How much Iron do I need?
Males aged 19+ years require 8mg of iron per day, while females aged 19-50 years require 18mg/day. These needs increase during pregnancy to 27mg/day. Some high risk groups for iron deficiency include; vegetarians or vegans, athletes in training, regular blood donors and menstruating women.
Types of Iron:
There are two types of iron. Haem iron (which is more easily absorbed) is found in animal foods such as beef, chicken and fish. Non-haem iron is found in plant foods such as beans, nuts, lentils and leafy green vegetables. Vegetarian sources include iron-fortified breakfast cereals, flours and grains. Eating a source of Vitamin C (i.e., berries, orange, sweet potato, broccoli, capsicum) will increase its absorption
Good sources of iron include:
- Meat such as beef (3.5mg of iron per 100g), kangaroo (3.2mg of iron per 100g), lamb (2.5mg of iron per 100g), salmon (1.3mg of iron per 100g), tinned tuna (1.07mg of iron per 100g) and chicken (0.4mg of iron per 100g).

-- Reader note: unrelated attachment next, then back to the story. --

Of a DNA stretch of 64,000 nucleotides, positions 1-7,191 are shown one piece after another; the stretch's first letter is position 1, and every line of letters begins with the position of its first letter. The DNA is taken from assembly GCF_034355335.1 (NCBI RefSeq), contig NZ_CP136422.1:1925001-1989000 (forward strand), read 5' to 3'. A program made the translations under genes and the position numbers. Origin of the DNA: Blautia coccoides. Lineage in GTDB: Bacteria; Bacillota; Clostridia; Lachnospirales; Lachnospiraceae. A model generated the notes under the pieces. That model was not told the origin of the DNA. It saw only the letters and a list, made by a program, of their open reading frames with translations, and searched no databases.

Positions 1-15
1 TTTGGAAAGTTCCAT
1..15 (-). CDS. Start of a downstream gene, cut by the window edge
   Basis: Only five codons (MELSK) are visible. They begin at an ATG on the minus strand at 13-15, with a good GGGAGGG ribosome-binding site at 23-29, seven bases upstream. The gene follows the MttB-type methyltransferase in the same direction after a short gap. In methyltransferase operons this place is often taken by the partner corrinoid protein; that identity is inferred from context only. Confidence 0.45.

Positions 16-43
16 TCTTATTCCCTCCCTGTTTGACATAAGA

- Grain and cereals such as weetbix (4.2mg of iron per 30g), All bran (3.2mg of iron per 30g), wholemeal pasta (2.3mg of iron per 140g) wholegrain bread (0.4mg of iron per slice) and rolled oats (1.1mg of iron per 30g)
- Nuts such as almonds (1.1mg of iron per 30g) and cashew nuts (1.5mg of iron per 30g)
- Leafy green vegetables such as broccoli (0.86mg of iron per 1 cup) and spinach (1.2mg of iron per 1 cup)
- Beans and lentils such as kidney beans (3.1mg of iron per 1 cup) and green lentils (3.0mg of iron per 1 cup)
- Tofu (2.96mg of iron per 100g)
Why do I need iron?
Iron is an important dietary mineral that is involved in various bodily functions, including the transport of oxygen in the blood, optimal immune function and producing energy.